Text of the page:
Our success is reflected in our 2019 employee engagement rate of 87%, which outperforms peer companies and even top-performing global companies based on industry benchmarks. This is a metric we’ve been proud to maintain at the highest levels throughout the 2020 Strategy period.
Our focus on supporting people extends beyond our own facilities to the places where we live and work. We continued our long tradition of community support in FY 2019 by providing approximately $12 million in combined U.S. product donations, foundation and corporate community cash grants, and cash for U.S. cause marketing initiatives, with about $83 million given over the strategy period. Our employees volunteered in their communities as well, giving approximately 106,000 hours of their own time in calendar year 2018 — the financial equivalent of $2.7 million — and about 675,000 hours from 2013 to 2018 — equal to more than $16 million.
As part of our dedication to leadership in environmental, social and governance, or ESG, performance, we’re committed to reducing our carbon footprint, which includes minimizing our operational footprint and enhancing the sustainability of our products. Since 2011, our baseline year, we’ve reduced greenhouse gas emissions 33%, water consumption 21% and solid-waste-to-landfill 21% per case of product sold. Each surpassed our 20% reduction goals two or more years early. We’re on track to meet our 20% energy reduction goal by 2020. Additionally, we achieved 92% traceability to the mill with priority domestic suppliers of palm derivative ingredients and ensured that more than 99% of the paper-based packaging we purchase is made from recycled or certified virgin fiber. From our 2011 baseline year to the end of the 2019 fiscal year, we made sustainability improvements to nearly 60% of our product portfolio, exceeding our 50% goal two years early.
As a signatory to the United Nations Global Compact, we reaffirm our commitment to its Ten Principles by driving a corporate responsibility strategy that imagines a brighter future for our people and the world around us.
Always imagining new ways to meet consumer needs, help our planet and communities, and do more with less translates into value for our stakeholders.
Through a relentless focus on driving shareholder value, we returned $490 million in cash dividends to shareholders in the 2019 fiscal year, including a 10% dividend increase announced in the fourth quarter on top of a 14% increase in the previous year. For the 2020 Strategy period as a whole, we maintained total shareholder returns in the top third of our peer set.
Through an equally relentless focus on the consumer, we strengthened the position of our brands in the marketplace, increasing their perceived value over the course of the strategy period:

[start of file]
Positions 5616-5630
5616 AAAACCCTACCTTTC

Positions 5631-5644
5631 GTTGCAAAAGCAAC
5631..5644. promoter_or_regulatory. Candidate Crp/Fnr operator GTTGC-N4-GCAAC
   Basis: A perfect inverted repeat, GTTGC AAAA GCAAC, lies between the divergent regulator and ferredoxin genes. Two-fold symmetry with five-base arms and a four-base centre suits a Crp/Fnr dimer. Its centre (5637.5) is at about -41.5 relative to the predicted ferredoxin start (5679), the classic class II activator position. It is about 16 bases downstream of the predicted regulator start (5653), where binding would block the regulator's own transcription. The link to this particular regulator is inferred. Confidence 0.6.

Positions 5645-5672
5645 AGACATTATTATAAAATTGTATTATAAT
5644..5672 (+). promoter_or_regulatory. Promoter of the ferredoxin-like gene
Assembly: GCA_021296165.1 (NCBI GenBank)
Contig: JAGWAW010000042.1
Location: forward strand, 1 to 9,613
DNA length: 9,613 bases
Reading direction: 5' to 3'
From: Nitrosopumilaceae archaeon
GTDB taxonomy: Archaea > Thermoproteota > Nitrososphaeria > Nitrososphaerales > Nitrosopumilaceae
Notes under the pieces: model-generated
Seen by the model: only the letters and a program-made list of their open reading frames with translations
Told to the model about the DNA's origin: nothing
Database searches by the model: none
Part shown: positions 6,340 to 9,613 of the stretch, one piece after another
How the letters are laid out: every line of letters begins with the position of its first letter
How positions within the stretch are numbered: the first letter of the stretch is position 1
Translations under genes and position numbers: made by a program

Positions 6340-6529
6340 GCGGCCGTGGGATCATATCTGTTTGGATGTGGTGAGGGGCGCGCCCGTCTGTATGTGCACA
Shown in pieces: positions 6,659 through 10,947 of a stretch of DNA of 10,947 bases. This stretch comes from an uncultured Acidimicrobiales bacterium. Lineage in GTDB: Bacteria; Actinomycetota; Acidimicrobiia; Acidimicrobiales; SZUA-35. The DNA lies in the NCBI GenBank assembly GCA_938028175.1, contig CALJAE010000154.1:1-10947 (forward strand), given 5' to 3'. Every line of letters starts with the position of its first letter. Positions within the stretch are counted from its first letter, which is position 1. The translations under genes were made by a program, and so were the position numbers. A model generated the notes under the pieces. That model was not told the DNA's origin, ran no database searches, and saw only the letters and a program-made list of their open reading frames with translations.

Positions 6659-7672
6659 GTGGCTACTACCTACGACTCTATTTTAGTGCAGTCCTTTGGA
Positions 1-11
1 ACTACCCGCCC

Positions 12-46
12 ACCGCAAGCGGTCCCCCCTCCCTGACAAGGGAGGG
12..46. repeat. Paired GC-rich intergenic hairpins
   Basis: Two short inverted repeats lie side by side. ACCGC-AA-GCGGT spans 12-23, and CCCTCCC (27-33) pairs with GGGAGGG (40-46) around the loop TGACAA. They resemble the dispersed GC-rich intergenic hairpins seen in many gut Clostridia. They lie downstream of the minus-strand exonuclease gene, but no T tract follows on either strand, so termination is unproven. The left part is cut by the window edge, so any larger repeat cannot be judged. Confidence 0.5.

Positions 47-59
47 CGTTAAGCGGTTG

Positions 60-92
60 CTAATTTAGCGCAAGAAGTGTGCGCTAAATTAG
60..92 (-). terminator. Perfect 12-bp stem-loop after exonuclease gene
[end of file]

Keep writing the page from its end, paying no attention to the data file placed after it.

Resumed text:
Additionally, since FY 2015 we’ve maintained a high household penetration on our Clorox Company brands, which are now found in 90% of U.S. households.
For many of our stakeholders, we know our environmental, social and governance performance is important. To provide guidance, including comparability with our peers, we’ve expanded our third-party reporting to include disclosures aligned with the Sustainability Accounting Standards Board framework. We’ve already been reporting in accordance with frameworks of the Global Reporting Initiative, International Integrated Reporting Council and the United Nations Global Compact, and continue to lend additional credibility to our priority ESG data through voluntary assurance with a third party.
Acknowledgment from others who recognize the value in our work is always an added bonus. In FY 2019, we were gratified to be named No. 7 on Barron’s 100 Most Sustainable U.S. Companies list and No. 19 on The Wall Street Journal-Drucker Institute 2018 Management Top 250 list. We were also pleased to be named No. 11 on the 2019 50 Out Front Top Companies for Diversity by Diversity MBA and earn our 13th consecutive 100% score on the Human Rights Campaign’s Corporate Equality Index, among other recognitions.
Our competitive landscape is continuing to change rapidly, driven by an explosion of data and technology, growing empowerment and expectations of consumers, and retail disruption. Against this backdrop, we’re excited to be introducing IGNITE, our new corporate strategy.
Through this strategy, we’ll fuel growth, create new innovation experiences, reimagine how we work and evolve our portfolio. For a snapshot of our plans, refer to Ignite Strategy.